“The Interim Cryogenic Propulsion Stage (ICPS) has been lowered into place on the Space Launch System rocket!” officials at NASA’s Kennedy Space Center announced July 6.
“Once in orbit, the ICPS and its single RL10 engine will provide nearly 25,000 pounds of thrust to send NASA’s Orion Spacecraft on a precise trajectory to the Moon.”
SLS is the most powerful rocket the world has ever seen generating some 8.8 million pounds of liftoff thrust at ignition – about 15% more powerful than NASA’s legendary Saturn V that hurled the first humans to land on the Moon back in 1969 on the Apollo 11 moon landing mission.
See the NASA graphic below which explains the SLS/Orion integration and stacking operation in the VAB in detail.
But before the real Artemis 1 Orion is stacked engineers will stack a mass simulator in its place and conduct systems and stacking shaking tests called modal testing to confirm all is operating and connected together as expected.
The SLS core stage is the final piece of NASA’s SLS rocket to arrive at KSC – and will propel NASA’s Artemis I mission to the Moon on a launch still targeted by NASA for late 2021 but that could slip into early 2022 considering the huge amount of processing and preparation work still ahead.
The 21-story tall core stage covered in orange foam insulation also counts as the largest and most powerful rocket stage NASA has ever built.
1st 212-foot long Space Launch System (SLS) core stage was offloaded from the Pegasus Barge on April 29, 2021, after arriving at NASA’s Kennedy Space Center (KSC) in Florida for transport to VAB. Integration with solid rocket boosters atop mobile launcher upcoming inside VAB. Destined for the Artemis 1 launch to the Moon carrying NASA’s human rated Orion deep space capsule NET late 2021. Credit: Ken Kremer/kenkremer.com/spaceupclose.com
The decade in the making Boeing built Artemis 1 core stage safely arrived by barge at KSC in Florida after a 900-mile journey from the agency’s Stennis Space Center near Bay St. Louis, Mississippi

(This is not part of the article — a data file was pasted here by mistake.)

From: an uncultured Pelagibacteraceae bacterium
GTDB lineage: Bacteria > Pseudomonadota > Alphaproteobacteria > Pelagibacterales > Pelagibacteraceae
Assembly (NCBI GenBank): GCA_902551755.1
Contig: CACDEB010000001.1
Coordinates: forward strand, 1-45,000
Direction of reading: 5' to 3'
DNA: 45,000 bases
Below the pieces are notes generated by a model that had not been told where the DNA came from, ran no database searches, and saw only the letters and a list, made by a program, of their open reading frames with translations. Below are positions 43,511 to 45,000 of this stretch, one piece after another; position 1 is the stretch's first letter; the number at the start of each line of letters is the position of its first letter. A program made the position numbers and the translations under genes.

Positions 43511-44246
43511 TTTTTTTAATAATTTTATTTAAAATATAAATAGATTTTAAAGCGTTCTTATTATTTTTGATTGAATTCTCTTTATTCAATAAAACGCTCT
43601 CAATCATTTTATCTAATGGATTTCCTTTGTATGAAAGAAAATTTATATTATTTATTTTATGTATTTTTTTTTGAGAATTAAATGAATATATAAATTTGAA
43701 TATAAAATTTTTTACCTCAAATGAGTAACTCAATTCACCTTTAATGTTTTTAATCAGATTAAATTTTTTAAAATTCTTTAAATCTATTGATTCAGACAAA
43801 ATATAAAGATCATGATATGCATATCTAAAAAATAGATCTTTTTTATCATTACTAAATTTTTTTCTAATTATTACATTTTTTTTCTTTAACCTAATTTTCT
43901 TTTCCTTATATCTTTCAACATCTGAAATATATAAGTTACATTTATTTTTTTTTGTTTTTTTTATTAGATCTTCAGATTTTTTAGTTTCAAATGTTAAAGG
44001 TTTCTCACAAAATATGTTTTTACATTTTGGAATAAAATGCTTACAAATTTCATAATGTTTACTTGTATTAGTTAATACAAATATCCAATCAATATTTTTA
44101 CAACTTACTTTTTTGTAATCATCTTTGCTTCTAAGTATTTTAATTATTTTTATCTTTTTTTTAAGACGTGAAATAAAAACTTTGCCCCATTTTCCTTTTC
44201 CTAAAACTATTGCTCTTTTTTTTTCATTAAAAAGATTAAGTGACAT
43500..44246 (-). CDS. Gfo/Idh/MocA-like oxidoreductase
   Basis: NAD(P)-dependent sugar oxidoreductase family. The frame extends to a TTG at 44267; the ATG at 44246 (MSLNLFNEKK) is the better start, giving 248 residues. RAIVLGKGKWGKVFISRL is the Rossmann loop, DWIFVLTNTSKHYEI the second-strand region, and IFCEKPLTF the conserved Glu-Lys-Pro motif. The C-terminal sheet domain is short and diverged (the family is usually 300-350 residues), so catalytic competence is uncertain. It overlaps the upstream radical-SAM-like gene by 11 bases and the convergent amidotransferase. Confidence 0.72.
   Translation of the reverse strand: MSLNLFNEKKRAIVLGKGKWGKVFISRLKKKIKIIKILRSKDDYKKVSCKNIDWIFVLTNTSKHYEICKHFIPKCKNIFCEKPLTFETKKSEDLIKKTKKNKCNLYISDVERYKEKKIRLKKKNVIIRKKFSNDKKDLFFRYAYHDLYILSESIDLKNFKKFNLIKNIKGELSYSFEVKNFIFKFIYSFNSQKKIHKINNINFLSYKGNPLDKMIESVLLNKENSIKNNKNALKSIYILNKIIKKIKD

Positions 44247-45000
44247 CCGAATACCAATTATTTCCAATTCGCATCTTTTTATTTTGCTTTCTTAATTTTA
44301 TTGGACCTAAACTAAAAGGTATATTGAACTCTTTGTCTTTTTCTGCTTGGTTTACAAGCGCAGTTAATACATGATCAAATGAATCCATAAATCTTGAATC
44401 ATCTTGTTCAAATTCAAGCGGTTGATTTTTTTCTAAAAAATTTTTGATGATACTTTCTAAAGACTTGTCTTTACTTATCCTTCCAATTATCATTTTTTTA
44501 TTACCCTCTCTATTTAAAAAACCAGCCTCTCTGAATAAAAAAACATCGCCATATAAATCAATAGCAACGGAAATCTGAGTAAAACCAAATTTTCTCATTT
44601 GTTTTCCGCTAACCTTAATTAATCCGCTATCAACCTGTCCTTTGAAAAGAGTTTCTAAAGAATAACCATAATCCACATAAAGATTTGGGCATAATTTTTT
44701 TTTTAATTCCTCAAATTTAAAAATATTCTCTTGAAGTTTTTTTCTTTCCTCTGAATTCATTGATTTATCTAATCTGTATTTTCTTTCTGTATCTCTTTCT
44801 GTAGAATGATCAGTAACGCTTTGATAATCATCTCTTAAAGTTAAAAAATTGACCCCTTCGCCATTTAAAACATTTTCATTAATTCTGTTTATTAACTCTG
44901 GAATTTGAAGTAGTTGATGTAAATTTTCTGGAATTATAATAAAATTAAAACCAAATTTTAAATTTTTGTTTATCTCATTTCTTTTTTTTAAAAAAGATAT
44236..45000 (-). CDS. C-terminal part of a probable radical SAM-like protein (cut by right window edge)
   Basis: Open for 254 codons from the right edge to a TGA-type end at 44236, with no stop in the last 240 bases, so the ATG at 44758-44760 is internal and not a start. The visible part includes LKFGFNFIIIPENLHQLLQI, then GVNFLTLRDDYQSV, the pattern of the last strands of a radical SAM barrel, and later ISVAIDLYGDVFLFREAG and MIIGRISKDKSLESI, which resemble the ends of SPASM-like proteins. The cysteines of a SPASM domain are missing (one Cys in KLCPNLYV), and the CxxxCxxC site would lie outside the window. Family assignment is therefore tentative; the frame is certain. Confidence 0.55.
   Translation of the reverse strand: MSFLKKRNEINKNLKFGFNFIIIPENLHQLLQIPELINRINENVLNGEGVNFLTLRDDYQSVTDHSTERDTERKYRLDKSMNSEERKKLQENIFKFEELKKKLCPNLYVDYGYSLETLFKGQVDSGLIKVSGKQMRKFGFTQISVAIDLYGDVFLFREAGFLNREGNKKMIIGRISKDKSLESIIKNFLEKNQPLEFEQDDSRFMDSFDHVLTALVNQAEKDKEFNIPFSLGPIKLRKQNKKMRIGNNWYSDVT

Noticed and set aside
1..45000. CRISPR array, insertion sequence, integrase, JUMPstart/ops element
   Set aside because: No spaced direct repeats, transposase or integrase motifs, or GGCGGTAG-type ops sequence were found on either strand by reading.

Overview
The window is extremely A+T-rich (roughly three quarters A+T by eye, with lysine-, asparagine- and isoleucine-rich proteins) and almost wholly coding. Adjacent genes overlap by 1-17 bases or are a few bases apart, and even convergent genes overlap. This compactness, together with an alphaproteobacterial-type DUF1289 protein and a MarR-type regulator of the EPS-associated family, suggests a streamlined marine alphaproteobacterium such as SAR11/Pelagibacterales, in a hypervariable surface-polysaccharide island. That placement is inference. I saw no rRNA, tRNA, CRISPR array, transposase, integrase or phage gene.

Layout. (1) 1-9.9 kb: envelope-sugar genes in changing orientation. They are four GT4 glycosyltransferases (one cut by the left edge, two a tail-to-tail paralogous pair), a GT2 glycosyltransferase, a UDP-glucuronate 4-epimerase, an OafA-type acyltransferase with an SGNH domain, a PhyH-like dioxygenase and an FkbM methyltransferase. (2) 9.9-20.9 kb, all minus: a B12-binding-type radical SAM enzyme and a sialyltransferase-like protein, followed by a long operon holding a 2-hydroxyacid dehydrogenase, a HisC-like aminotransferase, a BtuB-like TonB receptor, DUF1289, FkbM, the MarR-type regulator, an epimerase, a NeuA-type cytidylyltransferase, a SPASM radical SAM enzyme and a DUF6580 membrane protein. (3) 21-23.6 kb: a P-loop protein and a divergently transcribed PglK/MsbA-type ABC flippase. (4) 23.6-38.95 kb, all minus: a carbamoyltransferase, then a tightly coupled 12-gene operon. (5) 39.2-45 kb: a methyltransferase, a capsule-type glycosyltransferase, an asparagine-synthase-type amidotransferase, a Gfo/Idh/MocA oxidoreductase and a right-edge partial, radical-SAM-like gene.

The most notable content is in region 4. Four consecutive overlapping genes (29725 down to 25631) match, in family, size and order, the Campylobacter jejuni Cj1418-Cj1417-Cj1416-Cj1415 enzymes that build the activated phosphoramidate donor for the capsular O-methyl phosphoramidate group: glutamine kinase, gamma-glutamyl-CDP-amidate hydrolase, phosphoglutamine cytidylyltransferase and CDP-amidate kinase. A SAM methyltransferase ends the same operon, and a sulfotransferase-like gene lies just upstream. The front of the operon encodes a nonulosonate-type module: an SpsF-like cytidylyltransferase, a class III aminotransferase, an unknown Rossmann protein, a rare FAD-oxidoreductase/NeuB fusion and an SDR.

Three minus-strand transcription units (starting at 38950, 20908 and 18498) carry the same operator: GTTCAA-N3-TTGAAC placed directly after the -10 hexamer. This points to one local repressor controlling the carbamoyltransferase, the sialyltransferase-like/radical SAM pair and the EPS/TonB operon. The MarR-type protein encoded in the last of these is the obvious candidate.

The maiden 212-foot-tall (64.6-meter) SLS core stage arrived aboard the specially designed and elongated 310-foot-long (94.4 meters) Pegasus barge and was towed into the Launch Complex 39 turn basin wharf on a sunny afternoon April 27 berthing adjacent to the iconic VAB and passing by the proudly fluttering US Flag and world famous Countdown Clock.
Both of the 177-foot-tall (54-meter) Northrop Grumman built solid rocket boosters (SRBs) were already stacked on the rocket’s mobile launch platform in High Bay 3 in the VAB and are awaiting the core stage.
The high bay crane was used to hoist and lower the core stage to place it in between the already stacked SRBs
SLS serves as the backbone of the Artemis program and the nation’s future deep space exploration missions.
The SLS core stage measures 212 feet tall and 27.6 feet in diameter.
Overall SLS stands 322 feet (98 meters) tall and weighs 5.75 million pounds
It is equipped with four Aerojet-Rocketdyne built RS-25 engines fueled by over 730,000 gallons of cryogenic super cold LOX (liquid oxygen) and LH2 (liquid hydrogen) propellants to generate some 2 million pounds of liftoff thrust to help power the SLS rocket at launch.
SLS was built by prime contractor Boeing at NASA’s Michoud Assembly Facility in New Orleans.”
The RS-25 engines are attached to the base of the core stage and are recycled from the Space Shuttle where they were reused and reflown numerous times.
Previously known as the Space Shuttle Main Engine, or SSME, they have been refurbished and upgraded in numerous ways including with a new ‘brain controller’ and can fire at 109% thrust.
Watch Ken’s continuing reports about Artemis and NASA missions, SLS, Orion, Mars 2020 Perseverance and Curiosity rovers, SpaceX, ULA, Starlink, Commercial Crew and Starliner and Crew Dragon and onsite for live reporting of upcoming and recent SpaceX and ULA launches including Crew 1 & 2, Demo-2, ISS, X-37B, Solar Orbiter, NRO spysats and national security missions and more at the Kennedy Space Center and Cape Canaveral Space Force Station.